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Protecting the Booroolong Frog in the Namoi Catchment: A Cost-Benefit Analysis

Tertius Greyling and Jeffrey William Bennett

No 107851, Research Reports from Australian National University, Environmental Economics Research Hub

Abstract: The Booroolong frog project in the Namoi Catchment represents an environmental investment to protect the species and around 10.7 kilometres of its habitat in the catchment. The project’s benefit-cost ratio (BCR) of 8.6 indicates that the benefits outweigh the costs by a significant margin. The measures introduced by landholders, at relatively low cost, should therefore result in a significant return on investment upon project completion in 10 years time. The benefits are estimated using a choice modelling study which was recently developed for the valuation of investment in natural resource management in the Namoi Catchment. As this is a largely ex ante cost-benefit analysis, the BCR is subject to uncertainty associated with assumptions which had to be made for some variables. However, sensitivity analysis indicates that the project benefits outweigh the costs by a significant margin even under conservative conditions.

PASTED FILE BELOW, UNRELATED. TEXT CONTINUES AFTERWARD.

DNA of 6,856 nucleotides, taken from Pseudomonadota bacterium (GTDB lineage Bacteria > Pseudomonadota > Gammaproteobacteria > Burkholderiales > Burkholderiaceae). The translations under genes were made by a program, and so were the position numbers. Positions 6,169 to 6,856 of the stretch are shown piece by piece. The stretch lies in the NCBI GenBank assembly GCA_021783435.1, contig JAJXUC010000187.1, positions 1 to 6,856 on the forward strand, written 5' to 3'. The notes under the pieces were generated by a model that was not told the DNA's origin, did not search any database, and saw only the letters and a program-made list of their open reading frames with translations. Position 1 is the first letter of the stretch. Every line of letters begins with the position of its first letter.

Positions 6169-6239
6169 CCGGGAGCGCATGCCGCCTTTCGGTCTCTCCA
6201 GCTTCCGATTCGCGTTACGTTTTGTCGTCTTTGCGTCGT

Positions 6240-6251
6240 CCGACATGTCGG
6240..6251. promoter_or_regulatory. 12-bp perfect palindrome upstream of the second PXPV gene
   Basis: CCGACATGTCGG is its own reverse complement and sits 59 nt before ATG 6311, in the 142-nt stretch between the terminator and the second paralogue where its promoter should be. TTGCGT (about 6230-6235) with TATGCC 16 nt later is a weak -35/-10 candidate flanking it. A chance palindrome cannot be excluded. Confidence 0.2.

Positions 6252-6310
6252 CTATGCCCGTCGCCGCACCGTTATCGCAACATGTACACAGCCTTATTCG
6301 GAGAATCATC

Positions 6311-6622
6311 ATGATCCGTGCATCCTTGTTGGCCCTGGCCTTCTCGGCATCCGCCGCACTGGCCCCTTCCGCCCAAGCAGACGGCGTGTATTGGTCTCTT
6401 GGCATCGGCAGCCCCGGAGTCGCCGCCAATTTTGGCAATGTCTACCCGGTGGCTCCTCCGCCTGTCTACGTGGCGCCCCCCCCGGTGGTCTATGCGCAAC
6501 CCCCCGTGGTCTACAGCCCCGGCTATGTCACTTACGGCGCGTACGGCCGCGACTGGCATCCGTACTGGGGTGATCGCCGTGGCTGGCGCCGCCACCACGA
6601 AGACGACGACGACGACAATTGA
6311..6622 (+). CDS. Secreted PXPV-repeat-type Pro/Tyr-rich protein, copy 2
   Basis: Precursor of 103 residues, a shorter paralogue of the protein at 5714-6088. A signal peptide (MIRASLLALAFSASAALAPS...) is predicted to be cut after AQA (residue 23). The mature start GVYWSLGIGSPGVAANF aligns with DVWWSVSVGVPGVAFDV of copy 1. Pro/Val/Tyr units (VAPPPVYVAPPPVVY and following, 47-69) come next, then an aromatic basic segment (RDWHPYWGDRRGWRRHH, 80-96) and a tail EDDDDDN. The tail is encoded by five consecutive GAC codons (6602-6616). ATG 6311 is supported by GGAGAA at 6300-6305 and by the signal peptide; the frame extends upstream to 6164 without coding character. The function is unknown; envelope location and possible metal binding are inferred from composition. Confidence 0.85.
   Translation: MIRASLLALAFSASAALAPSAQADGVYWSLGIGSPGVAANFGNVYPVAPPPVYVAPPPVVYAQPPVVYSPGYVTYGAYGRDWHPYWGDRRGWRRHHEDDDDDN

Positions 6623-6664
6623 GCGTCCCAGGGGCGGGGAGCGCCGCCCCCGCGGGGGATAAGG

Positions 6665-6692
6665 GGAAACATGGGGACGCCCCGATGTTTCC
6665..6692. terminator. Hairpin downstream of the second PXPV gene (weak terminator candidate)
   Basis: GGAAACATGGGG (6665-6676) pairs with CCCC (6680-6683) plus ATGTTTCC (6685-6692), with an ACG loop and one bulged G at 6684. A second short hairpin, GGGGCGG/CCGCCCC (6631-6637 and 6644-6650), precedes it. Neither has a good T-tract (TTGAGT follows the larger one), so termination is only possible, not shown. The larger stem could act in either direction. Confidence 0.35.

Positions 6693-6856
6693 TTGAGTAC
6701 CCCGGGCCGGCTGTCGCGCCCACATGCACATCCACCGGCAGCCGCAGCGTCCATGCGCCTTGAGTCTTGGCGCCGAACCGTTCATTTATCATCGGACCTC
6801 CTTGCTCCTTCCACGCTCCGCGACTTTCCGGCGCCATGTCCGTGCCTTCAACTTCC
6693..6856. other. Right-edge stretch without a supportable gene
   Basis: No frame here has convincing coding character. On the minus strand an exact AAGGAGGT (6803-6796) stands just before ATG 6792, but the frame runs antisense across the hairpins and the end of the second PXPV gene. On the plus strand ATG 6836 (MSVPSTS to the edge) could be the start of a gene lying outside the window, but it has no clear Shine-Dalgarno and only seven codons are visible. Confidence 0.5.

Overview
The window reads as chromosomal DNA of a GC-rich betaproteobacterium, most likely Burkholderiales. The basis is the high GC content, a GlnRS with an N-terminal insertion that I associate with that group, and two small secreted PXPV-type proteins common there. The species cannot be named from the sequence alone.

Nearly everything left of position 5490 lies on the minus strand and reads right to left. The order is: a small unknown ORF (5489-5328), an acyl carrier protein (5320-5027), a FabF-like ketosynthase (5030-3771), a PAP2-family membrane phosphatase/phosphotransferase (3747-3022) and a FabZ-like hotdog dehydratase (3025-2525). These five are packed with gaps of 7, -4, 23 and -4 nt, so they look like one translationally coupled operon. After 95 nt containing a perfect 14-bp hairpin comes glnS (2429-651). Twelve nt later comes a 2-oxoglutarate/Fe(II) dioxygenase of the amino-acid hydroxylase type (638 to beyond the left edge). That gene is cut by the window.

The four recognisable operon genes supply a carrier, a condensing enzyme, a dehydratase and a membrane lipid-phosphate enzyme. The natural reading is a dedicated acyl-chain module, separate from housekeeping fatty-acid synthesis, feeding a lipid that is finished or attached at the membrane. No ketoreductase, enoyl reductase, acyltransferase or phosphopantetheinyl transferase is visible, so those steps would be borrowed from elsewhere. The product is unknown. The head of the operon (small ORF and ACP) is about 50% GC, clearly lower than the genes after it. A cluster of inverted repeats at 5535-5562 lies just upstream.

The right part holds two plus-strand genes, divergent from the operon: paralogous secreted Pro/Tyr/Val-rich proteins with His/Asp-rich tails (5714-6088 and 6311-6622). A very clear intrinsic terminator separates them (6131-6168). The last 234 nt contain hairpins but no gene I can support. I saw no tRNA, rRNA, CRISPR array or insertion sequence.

Keywords: Cost-benefit analysis; Benefit-cost ratio; Choice modelling; Booroolong Frog; Namoi Catchment; Environmental Economics and Policy; Research Methods/ Statistical Methods (search for similar items in EconPapers)
New Economics Papers: this item is included in nep-env and nep-ppm
Date: 2011-03
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Working Paper: Protecting the Booroolong Frog in the Namoi Catchment: A Cost-Benefit Analysis (2011) Downloads
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